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Reconciliation: The 4th R? – Simon Smith

Part two of two… until the next two… from Simon Smith.

It is at this point in my blog I should make a confession. That is, that I am a lover, not a fighter. Past Chinese burns at school, my fighting career reads: fought 1 drawn 1. The bell went and Kevin Moore and myself backed down and went off to Maths. This doesn’t mean I can’t be confrontational, but it’s never my first thought.

I sat at #TheBigRs in Manchester and listened to Neil Langridge give a very reasoned argument for the utility of Manual Therapy. I then heard Adam Meakins give, what I took to be a well formed but very closed opinion. My initial thoughts on this were that this type of position stifles debate and puts up barriers, which I do not see as consistent  with my view on what the Big R’s movement is about. This is not me being anti-Meakins though. I totally get why voices like his are needed in starting debates and raising issues. His reach in deseminating info to clinicians is something most academics can only dream of!!

In this blog I wish to expand on how I feel we move forward as a profession. Moving forward as a BigR’s collective (maybe we could be a massive) is easy. We’re self selecting and are engaged. However I do not want to hear anymore about lazy physios or physios that have given up, voiced in such a way that they are seen to have a malicious intent.

My starting point when thinking about my profession is that I have never met a fellow physio who does not try to do their best for the person in front of them. In understanding how to change overall physio standards I believe we need to understand the journey our profession has been on.

Being a physio cutting his teeth with MSK patients in the late 90’s it was all about learning muscle imbalance, the reason people didn’t get better was because we hadn’t stabilised them. The Aussies came over with their fancy Deep Neck Flexor exercises and my inferiority complex grew as some people still didn’t get better.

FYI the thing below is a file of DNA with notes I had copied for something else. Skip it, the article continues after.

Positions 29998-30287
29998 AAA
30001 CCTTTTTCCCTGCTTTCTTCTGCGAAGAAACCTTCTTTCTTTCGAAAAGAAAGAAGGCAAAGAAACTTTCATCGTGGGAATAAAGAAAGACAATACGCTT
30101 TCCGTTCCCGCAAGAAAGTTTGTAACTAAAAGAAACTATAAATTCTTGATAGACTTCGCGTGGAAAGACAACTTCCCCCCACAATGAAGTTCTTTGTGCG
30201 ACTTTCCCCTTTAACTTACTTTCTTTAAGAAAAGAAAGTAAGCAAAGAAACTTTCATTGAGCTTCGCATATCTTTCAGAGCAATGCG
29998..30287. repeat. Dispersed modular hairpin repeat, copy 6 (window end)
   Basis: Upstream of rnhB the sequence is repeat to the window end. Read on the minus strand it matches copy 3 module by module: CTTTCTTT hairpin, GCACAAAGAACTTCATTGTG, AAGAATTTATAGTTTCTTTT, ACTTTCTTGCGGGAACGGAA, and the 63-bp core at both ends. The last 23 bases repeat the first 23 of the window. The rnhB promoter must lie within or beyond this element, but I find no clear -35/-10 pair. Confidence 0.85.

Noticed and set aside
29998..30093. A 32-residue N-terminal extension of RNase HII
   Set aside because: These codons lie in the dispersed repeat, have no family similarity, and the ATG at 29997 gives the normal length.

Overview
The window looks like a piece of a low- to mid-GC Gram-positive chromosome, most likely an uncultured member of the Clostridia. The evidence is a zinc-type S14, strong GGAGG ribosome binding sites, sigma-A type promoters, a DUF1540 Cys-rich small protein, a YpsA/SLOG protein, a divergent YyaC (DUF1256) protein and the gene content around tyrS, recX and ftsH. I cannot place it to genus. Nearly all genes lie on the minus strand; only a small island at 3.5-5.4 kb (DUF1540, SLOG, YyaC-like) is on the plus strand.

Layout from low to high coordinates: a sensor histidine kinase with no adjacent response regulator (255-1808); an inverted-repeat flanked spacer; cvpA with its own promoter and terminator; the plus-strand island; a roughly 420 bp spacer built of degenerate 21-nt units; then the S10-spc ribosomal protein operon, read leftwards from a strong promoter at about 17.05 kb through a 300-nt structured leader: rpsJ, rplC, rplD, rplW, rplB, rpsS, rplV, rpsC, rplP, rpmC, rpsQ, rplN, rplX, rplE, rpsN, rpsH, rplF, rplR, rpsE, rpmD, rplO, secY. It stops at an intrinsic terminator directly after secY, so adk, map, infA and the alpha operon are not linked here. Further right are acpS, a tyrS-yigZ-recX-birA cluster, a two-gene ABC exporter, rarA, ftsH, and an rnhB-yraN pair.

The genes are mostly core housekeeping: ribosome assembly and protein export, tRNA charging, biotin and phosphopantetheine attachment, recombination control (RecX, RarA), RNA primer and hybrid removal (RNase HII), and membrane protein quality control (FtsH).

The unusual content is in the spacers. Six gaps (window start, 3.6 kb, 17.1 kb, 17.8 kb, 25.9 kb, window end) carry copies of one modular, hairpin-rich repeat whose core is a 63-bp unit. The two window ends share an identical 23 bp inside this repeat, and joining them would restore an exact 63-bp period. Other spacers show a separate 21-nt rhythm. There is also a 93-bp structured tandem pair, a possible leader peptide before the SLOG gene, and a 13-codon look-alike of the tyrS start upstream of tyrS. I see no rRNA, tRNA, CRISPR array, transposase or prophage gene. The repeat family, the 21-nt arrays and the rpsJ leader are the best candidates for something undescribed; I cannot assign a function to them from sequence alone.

This was for me, the  vanguard of EBP, studies showed  that this was important. I could see that there was a fair amount of extrapolation going on, but scientific enquiry never finishes, we could not wait for academia to tell us exactly what to do as I had a 10:30 patient who couldn’t wait. In service training was all ‘Journal Clubs’. We read about the efficacy of certain clinical tests or treatment regimes. Integration into practice was left to us. It was easy to see the evidence we were reading as not in the real world.

“Them academics should try coming and treating the people of Stoke (a little joke for anyone at the conference in Manchester – I’ve never worked in Stoke, but I hear it’s lovely.)” 

What were we saying here? We were saying that our ‘difficult’ patients didn’t fit that paradigm.

Luckily the Biopsychosocial Framework came along. We’re good at the bio, that’s sorted  so if we assess their levels of anxiety and, see that they are fear avoidant, and then see if they’re at work or not, we can understand them better. Suddenly, all the difficult patients went away, hoorah!! Oh…wait!

We have produced decades of physios that see the world through this viewpoint. We have done this. We cannot understand how people act without first understanding the context they made their decisions. Nobody thinks that there was something in the water in Germany in the 1930’s and 40’s that lead to a rise of fascism. Historians debate the rise of National Socialism ad infinitum. Let’s understand why our profession acts as it does.

We did not train free thinking physios throughout the decades, what we did do is have successive convulsions of guruism. Without appropriate context the current push for EBP can seem very similar to Messers McKenzie and Maitland. Hitting them with the EBP stick is just the same as they experienced when they got whacked by Kinetic Control, but at least Muscle Energy Techniques work, because they’re something you can believe in (sarcasm).

People become weary of false prophets. Some seek answers and some go with what they know and run with it. This does not make them lazy, it makes them a product of a failed system.

If you add into this that EPB and the cutting of NHS services is telling our front line physios what it cannot do, we have a current crop that is left with very little in their tool kit. This is not a route forward.

Throughout my career we have been putting too much emphasis on looking for answers to our ‘difficult’ patients in the wrong place. The answers will not come at the end of an RCT. This will tell us what treatments work, but it doesn’t tell us on who.

We should be looking at our patients. Patients tell us what their problems are, we should be listening to them. We should be like Amazon (but pay tax). Whatever the MSK issue, we can help. Not like a butcher, whatever the issue, the answer is meat.

I bring you back to my starting point. I’ve never met a physio who doesn’t want to do their best by the person in front of them. However I have met physios who do not know the harm they do, or have no other way of working. I reckon that if we hit these people with the Patient Experience stick, giving folk like Jolleta Belton a wider platform, and maybe give them some communication skills THEN we wouldn’t have ourselves a false prophet and we would have something to hang our EPB on.

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